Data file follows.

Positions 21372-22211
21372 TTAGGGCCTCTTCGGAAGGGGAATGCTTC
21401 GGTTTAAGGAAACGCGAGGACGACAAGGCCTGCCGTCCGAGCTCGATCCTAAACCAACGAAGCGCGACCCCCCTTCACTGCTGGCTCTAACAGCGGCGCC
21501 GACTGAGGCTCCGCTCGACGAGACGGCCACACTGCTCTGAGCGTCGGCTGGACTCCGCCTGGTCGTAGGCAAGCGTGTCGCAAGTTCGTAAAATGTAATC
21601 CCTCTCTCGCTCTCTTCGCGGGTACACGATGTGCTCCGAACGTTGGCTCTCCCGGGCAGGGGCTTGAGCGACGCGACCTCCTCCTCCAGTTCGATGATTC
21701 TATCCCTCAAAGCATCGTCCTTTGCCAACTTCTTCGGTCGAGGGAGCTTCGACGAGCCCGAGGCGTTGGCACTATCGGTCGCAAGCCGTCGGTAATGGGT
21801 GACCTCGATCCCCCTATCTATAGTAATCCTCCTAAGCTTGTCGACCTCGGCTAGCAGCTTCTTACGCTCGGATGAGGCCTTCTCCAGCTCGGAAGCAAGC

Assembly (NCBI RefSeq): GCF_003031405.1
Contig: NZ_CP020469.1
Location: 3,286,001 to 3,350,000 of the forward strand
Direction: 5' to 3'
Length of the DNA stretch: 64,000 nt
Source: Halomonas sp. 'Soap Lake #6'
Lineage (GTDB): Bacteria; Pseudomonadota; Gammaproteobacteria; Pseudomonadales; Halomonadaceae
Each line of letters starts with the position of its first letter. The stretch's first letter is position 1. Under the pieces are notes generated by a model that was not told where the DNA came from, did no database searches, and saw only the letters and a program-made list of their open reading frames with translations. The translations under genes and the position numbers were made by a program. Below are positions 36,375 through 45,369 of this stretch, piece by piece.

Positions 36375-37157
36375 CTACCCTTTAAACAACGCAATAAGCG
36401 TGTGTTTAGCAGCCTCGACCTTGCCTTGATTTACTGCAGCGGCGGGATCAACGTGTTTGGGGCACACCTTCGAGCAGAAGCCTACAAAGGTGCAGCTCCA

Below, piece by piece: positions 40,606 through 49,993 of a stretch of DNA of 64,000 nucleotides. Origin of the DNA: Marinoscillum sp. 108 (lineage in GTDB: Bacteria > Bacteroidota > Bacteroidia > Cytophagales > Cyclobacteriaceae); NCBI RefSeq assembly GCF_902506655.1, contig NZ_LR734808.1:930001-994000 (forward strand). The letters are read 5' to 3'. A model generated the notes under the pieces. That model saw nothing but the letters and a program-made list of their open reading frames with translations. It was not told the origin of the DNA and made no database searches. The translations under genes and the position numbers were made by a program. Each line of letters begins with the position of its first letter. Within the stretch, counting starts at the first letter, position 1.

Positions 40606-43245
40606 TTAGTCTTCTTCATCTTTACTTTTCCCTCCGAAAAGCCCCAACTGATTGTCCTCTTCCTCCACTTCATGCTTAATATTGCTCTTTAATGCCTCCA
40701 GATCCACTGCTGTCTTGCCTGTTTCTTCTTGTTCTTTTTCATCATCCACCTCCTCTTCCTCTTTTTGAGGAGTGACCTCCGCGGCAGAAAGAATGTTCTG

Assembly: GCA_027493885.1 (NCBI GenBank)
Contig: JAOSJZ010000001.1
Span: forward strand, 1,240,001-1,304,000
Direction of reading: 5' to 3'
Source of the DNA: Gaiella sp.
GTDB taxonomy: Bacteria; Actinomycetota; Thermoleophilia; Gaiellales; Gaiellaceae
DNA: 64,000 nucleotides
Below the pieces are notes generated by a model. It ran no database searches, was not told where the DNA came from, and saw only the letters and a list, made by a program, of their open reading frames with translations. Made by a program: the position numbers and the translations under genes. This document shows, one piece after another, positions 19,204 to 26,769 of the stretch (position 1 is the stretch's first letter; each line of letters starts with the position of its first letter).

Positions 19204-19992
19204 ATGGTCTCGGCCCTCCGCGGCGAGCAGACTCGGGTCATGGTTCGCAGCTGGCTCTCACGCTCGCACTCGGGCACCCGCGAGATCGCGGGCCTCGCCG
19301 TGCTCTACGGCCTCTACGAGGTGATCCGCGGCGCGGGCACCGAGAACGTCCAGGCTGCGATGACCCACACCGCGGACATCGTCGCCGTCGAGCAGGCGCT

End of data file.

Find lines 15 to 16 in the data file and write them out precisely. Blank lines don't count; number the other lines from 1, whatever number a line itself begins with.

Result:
Each line of letters starts with the position of its first letter. The stretch's first letter is position 1. Under the pieces are notes generated by a model that was not told where the DNA came from, did no database searches, and saw only the letters and a program-made list of their open reading frames with translations. The translations under genes and the position numbers were made by a program. Below are positions 36,375 through 45,369 of this stretch, piece by piece.

Positions 36375-37157